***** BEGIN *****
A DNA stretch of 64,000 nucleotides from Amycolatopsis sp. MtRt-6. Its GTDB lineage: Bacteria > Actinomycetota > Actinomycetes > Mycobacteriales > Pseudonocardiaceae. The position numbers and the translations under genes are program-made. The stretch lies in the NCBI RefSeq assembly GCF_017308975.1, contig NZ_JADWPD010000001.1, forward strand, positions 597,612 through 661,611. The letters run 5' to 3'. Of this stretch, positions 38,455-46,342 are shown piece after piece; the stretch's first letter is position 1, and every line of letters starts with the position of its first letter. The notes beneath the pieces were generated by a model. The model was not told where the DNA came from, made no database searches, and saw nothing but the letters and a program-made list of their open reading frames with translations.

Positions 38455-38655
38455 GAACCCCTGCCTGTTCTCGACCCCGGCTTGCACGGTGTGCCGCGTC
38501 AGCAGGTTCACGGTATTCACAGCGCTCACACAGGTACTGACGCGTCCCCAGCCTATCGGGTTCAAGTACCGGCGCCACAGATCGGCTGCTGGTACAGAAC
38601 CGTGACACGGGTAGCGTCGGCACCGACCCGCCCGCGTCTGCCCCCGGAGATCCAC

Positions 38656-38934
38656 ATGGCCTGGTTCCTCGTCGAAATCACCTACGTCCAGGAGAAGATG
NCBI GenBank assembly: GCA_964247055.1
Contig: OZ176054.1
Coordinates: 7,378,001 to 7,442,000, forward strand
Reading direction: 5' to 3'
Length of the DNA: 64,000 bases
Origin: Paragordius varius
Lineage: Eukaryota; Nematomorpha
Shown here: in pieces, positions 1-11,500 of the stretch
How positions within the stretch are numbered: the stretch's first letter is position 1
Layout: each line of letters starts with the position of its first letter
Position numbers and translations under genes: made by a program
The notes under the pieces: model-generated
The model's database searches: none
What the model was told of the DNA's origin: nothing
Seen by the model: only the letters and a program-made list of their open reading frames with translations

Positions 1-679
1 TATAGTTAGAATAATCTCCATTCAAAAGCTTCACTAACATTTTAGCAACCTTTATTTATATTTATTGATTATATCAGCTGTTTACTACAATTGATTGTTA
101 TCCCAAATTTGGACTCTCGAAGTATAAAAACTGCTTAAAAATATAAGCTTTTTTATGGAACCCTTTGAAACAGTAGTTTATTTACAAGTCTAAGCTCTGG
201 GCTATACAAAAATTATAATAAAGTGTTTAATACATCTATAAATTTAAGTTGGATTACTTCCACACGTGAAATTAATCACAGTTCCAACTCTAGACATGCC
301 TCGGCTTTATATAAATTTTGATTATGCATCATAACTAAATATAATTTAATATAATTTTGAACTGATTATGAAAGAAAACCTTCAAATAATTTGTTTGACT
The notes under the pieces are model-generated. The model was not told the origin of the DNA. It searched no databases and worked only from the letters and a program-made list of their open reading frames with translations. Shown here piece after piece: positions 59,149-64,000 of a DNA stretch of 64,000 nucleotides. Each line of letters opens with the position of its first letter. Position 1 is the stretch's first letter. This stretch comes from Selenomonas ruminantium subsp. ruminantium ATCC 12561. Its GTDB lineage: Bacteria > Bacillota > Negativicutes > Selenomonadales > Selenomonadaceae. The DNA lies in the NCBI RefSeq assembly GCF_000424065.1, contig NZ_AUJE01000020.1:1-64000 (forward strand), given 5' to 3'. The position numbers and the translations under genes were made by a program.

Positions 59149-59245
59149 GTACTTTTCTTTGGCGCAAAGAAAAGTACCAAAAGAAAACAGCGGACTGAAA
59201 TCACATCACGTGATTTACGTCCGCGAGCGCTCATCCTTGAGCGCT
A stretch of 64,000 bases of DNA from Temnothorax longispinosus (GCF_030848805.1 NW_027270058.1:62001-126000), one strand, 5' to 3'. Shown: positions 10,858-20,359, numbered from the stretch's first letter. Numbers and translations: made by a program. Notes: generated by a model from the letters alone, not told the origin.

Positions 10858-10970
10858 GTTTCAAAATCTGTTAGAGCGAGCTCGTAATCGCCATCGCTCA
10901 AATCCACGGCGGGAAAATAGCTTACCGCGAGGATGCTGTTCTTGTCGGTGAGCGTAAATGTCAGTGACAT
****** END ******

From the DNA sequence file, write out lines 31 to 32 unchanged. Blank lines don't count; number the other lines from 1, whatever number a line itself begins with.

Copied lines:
59201 TCACATCACGTGATTTACGTCCGCGAGCGCTCATCCTTGAGCGCT
A stretch of 64,000 bases of DNA from Temnothorax longispinosus (GCF_030848805.1 NW_027270058.1:62001-126000), one strand, 5' to 3'. Shown: positions 10,858-20,359, numbered from the stretch's first letter. Numbers and translations: made by a program. Notes: generated by a model from the letters alone, not told the origin.